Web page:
The leader of Lebanon’s Hezbollah militant movement has threatened to target Israel’s offshore gas fields in the full knowledge of the impact it could have on European plans to import gas from the East Mediterranean.

In early July, after an initial threat, Hezbollah launched unarmed drones towards Energean’s floating production, storage and offloading vessel at the Karish field near the disputed maritime boundary with Lebanon, when they were destroyed by Israel’s military.

In an interview with Lebanon’s Al Mayadeen TV on Monday, Hezbollah secretary general Hassan Nasrallah upped the ante further by threatening not just Karish, but every offshore gas platform in Israel.

“All of Israel’s gas fields are under threat from our missiles — not just Karish. The ships that extract the gas are Israeli, even if under a Greek banner,” a reference to Energean being a Greece-based company.

"There is no target in the sea or in the air that is not within the range of Hezbollah's precise missiles," he warned, stressing that while “no one wants war, the decision is in Israel's hands, not in our hands".

Channel 12, one of Israel's leading television stations, cited sources as saying that Israel has sent "strong warnings" to Hezbollah via the US and France because Jerusalem does not have diplomatic relations with Lebanon.

These threats come amid indications, according to Reuters, that Hezbollah may lose its majority in Lebanon's parliament following last weekend's elections.

Nasrallah earlier this month said that Lebanon has a major opportunity to push for its maritime boundary claim due to Europe's need to replace Russian piped gas.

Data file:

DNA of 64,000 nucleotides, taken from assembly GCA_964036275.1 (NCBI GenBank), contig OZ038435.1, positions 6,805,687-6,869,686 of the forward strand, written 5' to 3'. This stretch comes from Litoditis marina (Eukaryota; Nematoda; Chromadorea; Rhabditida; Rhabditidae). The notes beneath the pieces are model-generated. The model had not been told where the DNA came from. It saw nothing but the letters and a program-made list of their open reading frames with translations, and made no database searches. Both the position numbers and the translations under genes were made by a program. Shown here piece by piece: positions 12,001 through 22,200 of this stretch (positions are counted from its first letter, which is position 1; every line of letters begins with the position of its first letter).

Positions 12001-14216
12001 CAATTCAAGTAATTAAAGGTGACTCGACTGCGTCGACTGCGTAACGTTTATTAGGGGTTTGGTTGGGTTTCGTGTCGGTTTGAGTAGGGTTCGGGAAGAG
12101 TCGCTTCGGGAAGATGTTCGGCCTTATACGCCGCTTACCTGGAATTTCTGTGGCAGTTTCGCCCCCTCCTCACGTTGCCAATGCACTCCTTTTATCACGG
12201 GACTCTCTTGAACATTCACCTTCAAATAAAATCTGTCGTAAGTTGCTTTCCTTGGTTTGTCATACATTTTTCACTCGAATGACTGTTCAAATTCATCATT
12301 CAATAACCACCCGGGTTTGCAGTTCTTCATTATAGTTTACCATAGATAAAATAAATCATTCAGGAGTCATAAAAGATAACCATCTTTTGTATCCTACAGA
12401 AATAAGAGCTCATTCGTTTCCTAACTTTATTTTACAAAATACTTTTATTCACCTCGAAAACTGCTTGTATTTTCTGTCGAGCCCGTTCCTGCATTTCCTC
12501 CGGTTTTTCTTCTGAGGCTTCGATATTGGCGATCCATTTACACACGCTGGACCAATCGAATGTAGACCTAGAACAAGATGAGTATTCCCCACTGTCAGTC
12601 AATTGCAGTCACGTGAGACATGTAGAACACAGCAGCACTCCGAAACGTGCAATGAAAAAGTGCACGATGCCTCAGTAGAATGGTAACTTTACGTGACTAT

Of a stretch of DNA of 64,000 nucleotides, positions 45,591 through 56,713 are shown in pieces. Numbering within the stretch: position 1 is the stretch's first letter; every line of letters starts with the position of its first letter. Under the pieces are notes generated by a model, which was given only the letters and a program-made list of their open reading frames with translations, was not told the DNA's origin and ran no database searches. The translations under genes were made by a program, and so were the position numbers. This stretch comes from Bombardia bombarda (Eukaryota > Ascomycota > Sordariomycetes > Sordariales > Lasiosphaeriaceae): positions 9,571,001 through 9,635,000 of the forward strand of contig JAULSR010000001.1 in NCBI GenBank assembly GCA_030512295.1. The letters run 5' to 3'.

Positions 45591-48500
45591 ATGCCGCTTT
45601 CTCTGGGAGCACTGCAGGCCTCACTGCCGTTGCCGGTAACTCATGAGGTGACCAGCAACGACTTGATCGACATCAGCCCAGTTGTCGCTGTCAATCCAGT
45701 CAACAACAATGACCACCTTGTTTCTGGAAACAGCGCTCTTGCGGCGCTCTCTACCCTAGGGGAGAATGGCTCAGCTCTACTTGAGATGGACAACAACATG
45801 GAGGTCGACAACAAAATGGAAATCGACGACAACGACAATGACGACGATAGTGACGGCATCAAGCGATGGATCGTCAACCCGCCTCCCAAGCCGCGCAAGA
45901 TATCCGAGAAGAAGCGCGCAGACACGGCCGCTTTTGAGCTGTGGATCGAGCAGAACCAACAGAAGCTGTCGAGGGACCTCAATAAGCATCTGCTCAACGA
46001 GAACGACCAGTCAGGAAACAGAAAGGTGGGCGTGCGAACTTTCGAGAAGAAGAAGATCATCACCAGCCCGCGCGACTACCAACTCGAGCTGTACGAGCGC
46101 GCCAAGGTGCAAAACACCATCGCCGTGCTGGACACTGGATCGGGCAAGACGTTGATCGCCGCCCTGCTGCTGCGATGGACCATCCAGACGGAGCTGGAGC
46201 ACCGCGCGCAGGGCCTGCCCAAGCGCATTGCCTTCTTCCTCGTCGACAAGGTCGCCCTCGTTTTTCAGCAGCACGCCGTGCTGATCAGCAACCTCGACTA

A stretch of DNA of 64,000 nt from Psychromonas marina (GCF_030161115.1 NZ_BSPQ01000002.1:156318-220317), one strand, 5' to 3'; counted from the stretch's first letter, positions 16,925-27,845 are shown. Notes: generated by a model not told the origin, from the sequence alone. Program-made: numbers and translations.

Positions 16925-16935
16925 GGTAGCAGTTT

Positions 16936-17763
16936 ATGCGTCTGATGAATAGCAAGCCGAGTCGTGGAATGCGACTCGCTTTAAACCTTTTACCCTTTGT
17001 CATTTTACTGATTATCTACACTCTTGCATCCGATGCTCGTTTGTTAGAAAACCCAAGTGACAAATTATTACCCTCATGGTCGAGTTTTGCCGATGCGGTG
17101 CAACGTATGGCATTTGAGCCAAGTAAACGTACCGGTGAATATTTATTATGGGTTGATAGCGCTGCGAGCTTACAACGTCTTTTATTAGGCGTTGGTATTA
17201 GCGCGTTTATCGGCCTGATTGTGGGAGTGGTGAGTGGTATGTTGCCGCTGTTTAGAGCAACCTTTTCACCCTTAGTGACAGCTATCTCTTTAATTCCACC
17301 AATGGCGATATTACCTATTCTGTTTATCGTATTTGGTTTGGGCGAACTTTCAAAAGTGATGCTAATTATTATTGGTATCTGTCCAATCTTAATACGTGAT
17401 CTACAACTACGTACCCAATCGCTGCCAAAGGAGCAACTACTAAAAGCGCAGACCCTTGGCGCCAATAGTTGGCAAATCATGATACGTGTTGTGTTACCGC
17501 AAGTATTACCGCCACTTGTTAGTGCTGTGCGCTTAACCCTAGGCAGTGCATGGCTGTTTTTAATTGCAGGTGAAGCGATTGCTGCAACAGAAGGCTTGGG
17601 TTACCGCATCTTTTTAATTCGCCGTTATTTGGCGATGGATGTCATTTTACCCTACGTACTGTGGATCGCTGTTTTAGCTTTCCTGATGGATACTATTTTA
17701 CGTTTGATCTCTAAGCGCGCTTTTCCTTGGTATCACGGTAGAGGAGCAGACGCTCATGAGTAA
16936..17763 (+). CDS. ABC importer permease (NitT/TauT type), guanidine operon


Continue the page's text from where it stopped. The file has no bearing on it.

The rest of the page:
"The US and Europe need oil and gas and Israel sees an opportunity in that," he said, believing that Washington “does not want war in the region” so “this is an opportunity to pressure [them] for our oil".

Nasrallah’s latest remarks appear to be mainly related to Israel extending its claim to waters north of Karish in 2021 as a direct response to Lebanon extending its maritime boundary claim to encroach on Karish.

Amos Hochstein, a US mediator currently involved in the boundary talks, has been shuttling between Beirut and Jerusalem to get the two sides to resolve the territorial dispute.

Nasrallah warned that if this dispute is not sorted out before Karish comes on stream this year, then there could be trouble ahead.

"If the [Israeli] extraction of oil and gas starts in September before Lebanon retains its rights, we are heading toward a confrontation," Al Mayadeen’s English website cited him as saying.

Despite Israel destroying Hezbollah’s drones a few weeks ago, Nasrallah claimed: "We have drones that can evade the enemy; a number of drones in recent years entered parts of the Galilee and returned without being shot down."

Israel's former national security adviser Yaakov Amidror told Channel 12 that Israel must take Nasrallah’s warnings seriously. “If there’s no agreement [on Karish] when the time comes to extract the gas ... one must assume there’ll be a war. Hopefully there won’t be, but that can’t be the assumption."

* Article updated to included Israel's reported response to Hezbollah threat, a view from a former national security advisor to Israel, and a wire report that the militant group may lose its parliamentary majority in Lebanon.

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